Ant bear, Earth pig, Cape anteater, Earth hog
The aardvark is a medium-sized, burrowing mammal native to Africa. This animal is easily recognizable due to its unique and unusual appearance: aardvark resembles a pig with rabbit-like ears and a kangaroo-like tail, although the animal is related neither to kangaroos nor rabbits. Instead, it is closely related to elephants. The common name of the species, 'Aardvark', originates from the Afrikaans (South African) language and means "earth pig". Aardvark has a long and sticky tongue and flexible snout. The nostrils are covered with hair in order to protect them from entering dust when digging. The skin color of aardvark varies from pale yellowish-grey to pinkish. However, due to burrowing in the soil, their skin is usually stained, typically exhibiting darker grey or reddish-brown coloration.
Nocturnality is an animal behavior characterized by being active during the night and sleeping during the day. The common adjective is "nocturnal",...
A carnivore meaning 'meat eater' is an organism that derives its energy and nutrient requirements from a diet consisting mainly or exclusively of a...
Myrmecophagy is a feeding behavior defined by the consumption of termites or ants, particularly as pertaining to those animal species whose diets a...
Terrestrial animals are animals that live predominantly or entirely on land (e.g., cats, ants, snails), as compared with aquatic animals, which liv...
Altricial animals are those species whose newly hatched or born young are relatively immobile. They lack hair or down, are not able to obtain food ...
A burrow is a hole or tunnel excavated into the ground by an animal to create a space suitable for habitation, temporary refuge, or as a byproduct ...
A fossorial animal is one adapted to digging which lives primarily but not solely, underground. Some examples are badgers, naked mole-rats, clams, ...
Nomadic animals regularly move to and from the same areas within a well-defined range. Most animals travel in groups in search of better territorie...
A territory is a sociographical area that which an animal consistently defends against the conspecific competition (or, occasionally, against anima...
Among animals, viviparity is the development of the embryo inside the body of the parent. The term 'viviparity' and its adjective form 'viviparous'...
Polygyny is a mating system in which one male lives and mates with multiple females but each female only mates with a single male.
NoNot a migrant
Animals that do not make seasonal movements and stay in their native home ranges all year round are called not migrants or residents.
Aardvarks inhabit central and southern Africa (except for the Namib desert), occurring south of the Sahara Desert, from Senegal to Ethiopia and South Africa. The preferred habitat of these animals are areas of sandy soil, although they can live in very different environments such as grasslands, rainforests, savanna and woodland. On the other hand, they usually avoid very dry areas as well as rocky grounds, which are hard to dig.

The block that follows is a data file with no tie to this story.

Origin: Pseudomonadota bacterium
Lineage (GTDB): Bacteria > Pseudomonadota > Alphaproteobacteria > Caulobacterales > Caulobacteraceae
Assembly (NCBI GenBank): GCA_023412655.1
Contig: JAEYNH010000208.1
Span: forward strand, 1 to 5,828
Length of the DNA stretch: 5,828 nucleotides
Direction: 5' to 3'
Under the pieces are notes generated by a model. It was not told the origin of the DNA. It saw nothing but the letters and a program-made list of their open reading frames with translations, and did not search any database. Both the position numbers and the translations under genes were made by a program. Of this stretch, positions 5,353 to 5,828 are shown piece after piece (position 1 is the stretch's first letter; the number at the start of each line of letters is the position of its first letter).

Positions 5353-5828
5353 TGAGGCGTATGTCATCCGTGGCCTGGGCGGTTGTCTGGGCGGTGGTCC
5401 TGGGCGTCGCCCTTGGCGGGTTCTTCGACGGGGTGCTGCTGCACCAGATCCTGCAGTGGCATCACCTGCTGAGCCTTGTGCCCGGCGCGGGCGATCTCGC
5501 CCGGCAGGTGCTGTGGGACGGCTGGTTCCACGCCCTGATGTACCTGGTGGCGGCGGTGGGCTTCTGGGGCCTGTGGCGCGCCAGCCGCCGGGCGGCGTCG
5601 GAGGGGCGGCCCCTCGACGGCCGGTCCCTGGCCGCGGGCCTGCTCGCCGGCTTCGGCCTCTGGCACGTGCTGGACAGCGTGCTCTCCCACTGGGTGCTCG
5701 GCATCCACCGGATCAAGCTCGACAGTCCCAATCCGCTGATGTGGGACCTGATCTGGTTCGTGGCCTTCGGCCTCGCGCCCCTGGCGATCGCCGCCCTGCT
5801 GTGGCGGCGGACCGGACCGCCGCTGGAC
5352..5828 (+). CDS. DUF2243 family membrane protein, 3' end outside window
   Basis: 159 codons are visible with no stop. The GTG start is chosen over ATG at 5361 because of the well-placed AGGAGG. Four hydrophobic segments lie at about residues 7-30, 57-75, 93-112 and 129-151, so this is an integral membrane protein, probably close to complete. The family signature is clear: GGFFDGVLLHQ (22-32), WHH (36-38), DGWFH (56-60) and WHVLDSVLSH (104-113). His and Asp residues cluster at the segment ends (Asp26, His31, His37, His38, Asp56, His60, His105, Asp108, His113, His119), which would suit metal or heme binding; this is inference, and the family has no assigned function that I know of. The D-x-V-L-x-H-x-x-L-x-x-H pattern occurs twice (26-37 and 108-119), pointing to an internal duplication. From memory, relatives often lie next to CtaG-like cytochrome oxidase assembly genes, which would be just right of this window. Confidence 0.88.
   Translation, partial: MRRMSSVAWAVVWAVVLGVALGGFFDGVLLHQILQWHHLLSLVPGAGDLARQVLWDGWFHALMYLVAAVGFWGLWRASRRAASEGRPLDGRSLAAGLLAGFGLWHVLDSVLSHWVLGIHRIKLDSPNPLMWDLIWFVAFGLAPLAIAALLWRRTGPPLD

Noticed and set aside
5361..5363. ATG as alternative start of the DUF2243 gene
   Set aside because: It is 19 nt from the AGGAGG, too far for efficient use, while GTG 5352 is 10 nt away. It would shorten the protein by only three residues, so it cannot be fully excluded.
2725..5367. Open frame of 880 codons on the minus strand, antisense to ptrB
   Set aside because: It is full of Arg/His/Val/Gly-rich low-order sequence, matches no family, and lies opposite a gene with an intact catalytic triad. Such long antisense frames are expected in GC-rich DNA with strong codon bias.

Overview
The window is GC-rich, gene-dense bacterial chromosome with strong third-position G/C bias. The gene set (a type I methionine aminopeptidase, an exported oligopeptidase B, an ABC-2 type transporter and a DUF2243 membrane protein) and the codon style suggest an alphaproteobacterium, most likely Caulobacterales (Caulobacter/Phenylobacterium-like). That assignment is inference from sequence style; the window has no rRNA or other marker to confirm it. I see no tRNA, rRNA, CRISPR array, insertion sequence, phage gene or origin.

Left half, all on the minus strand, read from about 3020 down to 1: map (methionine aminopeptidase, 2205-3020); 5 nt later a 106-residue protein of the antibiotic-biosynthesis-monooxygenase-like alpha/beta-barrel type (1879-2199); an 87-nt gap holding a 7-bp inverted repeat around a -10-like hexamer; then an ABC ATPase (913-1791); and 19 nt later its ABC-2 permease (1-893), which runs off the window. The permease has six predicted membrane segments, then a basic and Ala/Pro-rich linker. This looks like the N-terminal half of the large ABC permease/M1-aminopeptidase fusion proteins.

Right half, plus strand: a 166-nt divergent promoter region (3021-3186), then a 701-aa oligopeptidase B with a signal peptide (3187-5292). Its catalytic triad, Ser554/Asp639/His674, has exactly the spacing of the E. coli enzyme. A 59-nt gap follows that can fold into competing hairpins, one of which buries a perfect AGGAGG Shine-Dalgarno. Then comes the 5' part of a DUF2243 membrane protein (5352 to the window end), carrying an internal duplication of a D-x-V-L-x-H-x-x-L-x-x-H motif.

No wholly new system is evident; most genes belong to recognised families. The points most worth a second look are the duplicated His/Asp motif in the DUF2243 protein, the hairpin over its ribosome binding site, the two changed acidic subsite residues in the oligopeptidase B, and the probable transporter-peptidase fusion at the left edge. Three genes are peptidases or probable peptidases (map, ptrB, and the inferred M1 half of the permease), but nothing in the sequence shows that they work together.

These shy and solitary animals tend to socialize only when mating and caring for young. In areas, densely populated by aardvarks, 2-3 individuals may use a single, large burrow. The presence of an aardvark in the area can be detected by its tracks, burrows as well as scratch marks, left by the sharp claws of this animal. Aardvarks are night feeders. They may travel 2-5 km each night when foraging. Before foraging, they leave their den in an unusual way: they stop at the entrance of the den to check if there are enemies around; then they come out, jump around repeatedly, look around, jump once more and finally leave the den. Aardvarks are known to use grunts as a form of communication. In addition, they may bleat when threatened. These animals possess glands on their elbows and hips that can be used in mating and locating conspecifics, although they don't appear to use scent marking.
Aardvarks are polygynous, which means that one male mates with a number of females. Due to their solitary and territorial behavior, these animals socialize only when mating. In northern African populations, births usually occur in October-November, while those in South Africa produce offspring in May-July. The gestation period lasts for 7 months, yielding a single baby, which is born with open eyes and naked. The baby is born in an underground burrow, where it lives for the first several weeks of its life, feeding upon maternal milk. By 2 weeks old, the baby begins to accompany its mother. By 3 weeks old, the young aardvark starts consuming insects. It becomes independent at 6 months old, reaching reproductive maturity at 2 years of age.
Being classified as Least Concern, this species is presently not threatened. However, in some parts of its range, the animal suffers from human activities such as logging and agriculture, leading to the destruction of its natural habitat. On the other hand, the animal is hunted for its meat, while the skin, claws, and teeth of an aardvark serve as materials for bracelets, charms, and curios. And finally, burrows of these animals often damage roads, dam walls, fences and farming equipment, due to which aardvarks may come into conflict with humans and be persecuted by farmers.
According to IUCN, the aardvark is relatively common and widely distributed but no overall population estimate is available. Currently, this species is classified as Least Concern (LC) on the IUCN Red List.
Aardvarks play a significant role in the local ecosystem since their burrows serve as shelters for hyenas, warthogs, squirrels, hedgehogs, mongooses, bats, birds, reptiles, and many other animals of their range.